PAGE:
This Is How a High School Dropout Became a Self-Made Billionaire
Looking at her estimated $7 billion to $10 billion fortune, it's phenomenal we don't know more about Zhou Qunfei. The founder and CEO of Lens Technologies—the world's leading manufacturer of touch screens for companies like Apple and Samsung—had maintained a fairly low profile until a recent interview with The New York Times. The former factory worker grew up in a small Chinese village, lost her mother at age 5, was raised by a father left nearly blind after an industrial accident, and dropped out of school at just 16 years old. Zhou set her mind on success and climbed the ladder until she eventually launched her own glass-refining company that just went public this year. Now she is the most successful self-made female billionaire in the world and has "come to define a new class of female entrepreneurs in China who have built their wealth from nearly nothing." Pretty impressive, right? Scroll down to read some keys to her success via Inc.com.
She Knew What She Wanted From the Start
Even though she dropped out, Zhou was actually "a hard-working and talented student" according to her former middle school teacher, but she had other plans. “I chose to be in business, and I don’t regret it," she said. The conditions were tough, Zhou recalls: “I worked from 8 a.m. to 12 a.m., and sometimes until 2 a.m. There were no shifts, just a few dozen people, and we all polished glass. I didn’t enjoy it.” So after three months she wrote a letter of resignation to her boss, complaining about the hours and boredom. This impressed her boss, who gave her a promotion instead of letting her go.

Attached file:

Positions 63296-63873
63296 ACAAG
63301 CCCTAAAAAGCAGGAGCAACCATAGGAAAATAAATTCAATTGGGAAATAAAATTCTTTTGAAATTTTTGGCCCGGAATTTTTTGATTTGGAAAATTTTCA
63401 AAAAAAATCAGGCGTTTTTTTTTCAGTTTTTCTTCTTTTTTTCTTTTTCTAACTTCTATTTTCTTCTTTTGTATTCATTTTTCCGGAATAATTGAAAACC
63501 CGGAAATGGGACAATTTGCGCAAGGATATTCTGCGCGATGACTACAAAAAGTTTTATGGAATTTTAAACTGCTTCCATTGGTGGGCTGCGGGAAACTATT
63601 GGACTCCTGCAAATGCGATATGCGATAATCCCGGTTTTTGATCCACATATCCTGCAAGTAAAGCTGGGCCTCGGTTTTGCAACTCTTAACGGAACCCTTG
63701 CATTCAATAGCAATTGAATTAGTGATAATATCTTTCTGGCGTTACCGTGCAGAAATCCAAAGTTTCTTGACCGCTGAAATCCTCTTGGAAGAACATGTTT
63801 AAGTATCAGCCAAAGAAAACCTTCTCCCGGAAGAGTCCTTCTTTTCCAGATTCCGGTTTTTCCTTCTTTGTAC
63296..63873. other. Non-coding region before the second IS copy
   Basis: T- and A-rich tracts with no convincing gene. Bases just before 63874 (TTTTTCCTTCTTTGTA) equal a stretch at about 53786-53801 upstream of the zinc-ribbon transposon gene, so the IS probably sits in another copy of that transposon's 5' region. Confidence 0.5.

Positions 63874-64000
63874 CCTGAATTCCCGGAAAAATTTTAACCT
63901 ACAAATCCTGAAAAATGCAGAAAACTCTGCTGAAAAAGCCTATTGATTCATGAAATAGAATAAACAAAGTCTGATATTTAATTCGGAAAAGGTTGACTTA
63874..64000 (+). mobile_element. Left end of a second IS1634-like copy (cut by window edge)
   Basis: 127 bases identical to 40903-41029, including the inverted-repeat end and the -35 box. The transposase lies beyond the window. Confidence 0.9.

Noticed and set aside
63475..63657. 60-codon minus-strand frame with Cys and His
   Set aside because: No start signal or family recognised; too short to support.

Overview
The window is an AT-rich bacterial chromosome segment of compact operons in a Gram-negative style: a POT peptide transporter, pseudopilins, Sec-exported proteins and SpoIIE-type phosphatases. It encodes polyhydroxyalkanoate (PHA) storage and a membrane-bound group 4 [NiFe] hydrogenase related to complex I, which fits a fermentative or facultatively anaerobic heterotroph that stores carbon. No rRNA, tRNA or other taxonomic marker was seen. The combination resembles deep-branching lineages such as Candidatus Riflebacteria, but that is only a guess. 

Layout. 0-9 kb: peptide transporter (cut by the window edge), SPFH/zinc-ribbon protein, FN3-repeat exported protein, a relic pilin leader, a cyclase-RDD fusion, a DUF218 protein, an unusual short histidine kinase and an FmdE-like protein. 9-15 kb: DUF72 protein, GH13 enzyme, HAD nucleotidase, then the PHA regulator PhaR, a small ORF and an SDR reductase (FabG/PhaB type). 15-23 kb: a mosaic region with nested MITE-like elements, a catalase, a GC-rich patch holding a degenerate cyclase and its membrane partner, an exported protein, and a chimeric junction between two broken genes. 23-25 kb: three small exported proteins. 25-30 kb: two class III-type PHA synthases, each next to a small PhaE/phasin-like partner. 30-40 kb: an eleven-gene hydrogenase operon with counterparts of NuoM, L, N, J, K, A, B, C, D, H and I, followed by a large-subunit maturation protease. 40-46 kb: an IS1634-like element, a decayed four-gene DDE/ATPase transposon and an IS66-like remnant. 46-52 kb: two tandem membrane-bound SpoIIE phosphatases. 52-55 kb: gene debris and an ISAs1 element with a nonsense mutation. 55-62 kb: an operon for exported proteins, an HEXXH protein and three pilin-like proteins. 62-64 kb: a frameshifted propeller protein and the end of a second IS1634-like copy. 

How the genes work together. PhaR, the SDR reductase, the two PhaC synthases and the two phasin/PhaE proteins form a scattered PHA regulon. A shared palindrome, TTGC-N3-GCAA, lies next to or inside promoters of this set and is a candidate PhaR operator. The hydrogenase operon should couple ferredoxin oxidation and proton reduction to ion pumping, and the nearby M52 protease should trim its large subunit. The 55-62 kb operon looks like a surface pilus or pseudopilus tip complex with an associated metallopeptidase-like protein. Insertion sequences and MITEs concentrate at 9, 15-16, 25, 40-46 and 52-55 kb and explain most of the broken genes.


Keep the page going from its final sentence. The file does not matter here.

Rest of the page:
She Knows the True Meaning of Hard Work
Lens Technologies operates around the clock with 75,000 employees across three manufacturing plants that each span 800 acres. As a passionate entrepreneur, she personally designs and choreographs almost every step of the process. Zhou says this attention to detail stems from her childhood. "My father had lost his eyesight, so if we placed something somewhere, it had to be in the right spot, exactly, or something could go wrong," she said. "That’s the attention to detail I demand at the workplace.”
To read more secrets to Zhou's success, visit Inc.com.
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Opening photo: News Now